We want to congratulate Gen. Thonglith. He was a good high-ranking army officer who has learned the tactics used by the Lao communists, and deserved our full respect. We also are thankful for those highly ethical and compassionate countries that welcomed Lao refugees to their lands and cared for them, especially the USA who let in more refugees from MR-II and the kingdom of Laos than any other country, gave them the chance to restart a new life, learn new things, and allowed their children and grand-children to get a decent education. We wish to congratulate many Lao leaders who provided a bridge for our compatriots to cross and avoid becoming the victims of the communist regime. Leaders like Gen. Thonglith and Gen. Vang Pao clearly understood the gravity of the situation. They made the right decisions “to immigrate overseas to remove themselves from constant Lao communists’ harassment.”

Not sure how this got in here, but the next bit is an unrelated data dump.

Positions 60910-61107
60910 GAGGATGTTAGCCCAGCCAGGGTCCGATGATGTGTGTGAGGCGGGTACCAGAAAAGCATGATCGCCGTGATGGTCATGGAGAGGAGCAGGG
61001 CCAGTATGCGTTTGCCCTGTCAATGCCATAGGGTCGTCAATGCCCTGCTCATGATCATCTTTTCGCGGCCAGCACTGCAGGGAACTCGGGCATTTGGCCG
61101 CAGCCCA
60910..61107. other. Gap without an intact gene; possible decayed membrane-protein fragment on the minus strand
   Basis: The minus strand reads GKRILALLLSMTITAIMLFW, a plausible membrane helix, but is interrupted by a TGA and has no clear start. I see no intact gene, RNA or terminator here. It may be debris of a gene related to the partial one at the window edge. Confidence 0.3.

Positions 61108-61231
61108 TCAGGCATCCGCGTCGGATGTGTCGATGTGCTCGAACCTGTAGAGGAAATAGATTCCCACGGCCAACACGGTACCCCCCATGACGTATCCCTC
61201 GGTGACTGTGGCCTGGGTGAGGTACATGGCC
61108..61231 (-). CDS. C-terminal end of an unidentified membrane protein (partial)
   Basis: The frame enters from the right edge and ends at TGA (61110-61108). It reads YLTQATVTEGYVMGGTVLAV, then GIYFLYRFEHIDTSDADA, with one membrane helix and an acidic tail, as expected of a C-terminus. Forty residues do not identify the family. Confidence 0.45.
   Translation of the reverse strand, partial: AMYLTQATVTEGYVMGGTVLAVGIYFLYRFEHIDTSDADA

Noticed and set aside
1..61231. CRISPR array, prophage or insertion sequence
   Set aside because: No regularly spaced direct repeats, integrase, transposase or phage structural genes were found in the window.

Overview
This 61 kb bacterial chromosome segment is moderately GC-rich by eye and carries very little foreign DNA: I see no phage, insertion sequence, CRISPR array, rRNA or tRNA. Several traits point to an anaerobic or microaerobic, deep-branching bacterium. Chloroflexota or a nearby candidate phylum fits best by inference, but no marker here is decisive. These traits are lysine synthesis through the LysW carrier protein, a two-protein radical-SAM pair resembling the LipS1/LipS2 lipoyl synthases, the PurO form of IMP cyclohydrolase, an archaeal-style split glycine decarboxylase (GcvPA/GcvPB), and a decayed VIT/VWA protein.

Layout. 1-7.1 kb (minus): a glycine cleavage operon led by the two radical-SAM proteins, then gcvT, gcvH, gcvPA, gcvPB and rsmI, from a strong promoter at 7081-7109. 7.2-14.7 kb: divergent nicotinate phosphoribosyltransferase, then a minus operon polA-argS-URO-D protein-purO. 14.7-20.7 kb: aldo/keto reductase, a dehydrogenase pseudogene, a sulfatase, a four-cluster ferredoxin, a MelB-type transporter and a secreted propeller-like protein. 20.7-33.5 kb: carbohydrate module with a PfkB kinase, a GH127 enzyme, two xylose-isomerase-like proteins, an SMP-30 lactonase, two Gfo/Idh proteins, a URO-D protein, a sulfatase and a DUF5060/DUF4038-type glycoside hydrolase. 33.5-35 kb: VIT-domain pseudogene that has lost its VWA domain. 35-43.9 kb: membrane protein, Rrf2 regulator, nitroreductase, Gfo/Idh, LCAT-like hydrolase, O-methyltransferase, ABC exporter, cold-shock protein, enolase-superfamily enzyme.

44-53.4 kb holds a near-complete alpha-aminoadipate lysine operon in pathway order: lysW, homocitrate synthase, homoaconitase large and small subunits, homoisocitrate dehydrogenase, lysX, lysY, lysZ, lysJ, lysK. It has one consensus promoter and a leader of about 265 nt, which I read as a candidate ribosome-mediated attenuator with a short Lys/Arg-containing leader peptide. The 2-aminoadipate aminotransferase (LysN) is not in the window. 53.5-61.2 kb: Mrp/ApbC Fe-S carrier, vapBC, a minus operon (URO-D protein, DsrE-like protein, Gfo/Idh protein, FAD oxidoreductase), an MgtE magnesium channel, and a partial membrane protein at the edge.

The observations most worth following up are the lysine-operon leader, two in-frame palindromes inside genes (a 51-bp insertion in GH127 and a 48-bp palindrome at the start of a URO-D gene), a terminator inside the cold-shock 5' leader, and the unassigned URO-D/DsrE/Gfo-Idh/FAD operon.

The primary disadvantage rested with being away from your native country, your relatives and your close friends, all of which created a feeling of deep and unexpected sadness. We immigrants felt homesick; we no longer have a country of our own to speak of, and can no longer practice our customs and speak our traditional language. We have to start everything anew. The older folks are especially disappointed and sad because they are no longer qualified to do their old jobs and have no more opportunities to educate themselves. They felt bad about leaving their country in the exclusive hands of the Lao communist party. This is a party that did not implement the 18-point agreement it has signed with the rightist party; continued to infringe upon the rights of the Lao population of all ethnic groups that still live in Laos, constantly threatening them, creating internal family and community dissentions, looking for opportunities to using them as tools to dismantle the Lao society, and making false charges that are later used as the basis for incriminating individuals suspected of collaborating with the rightist group.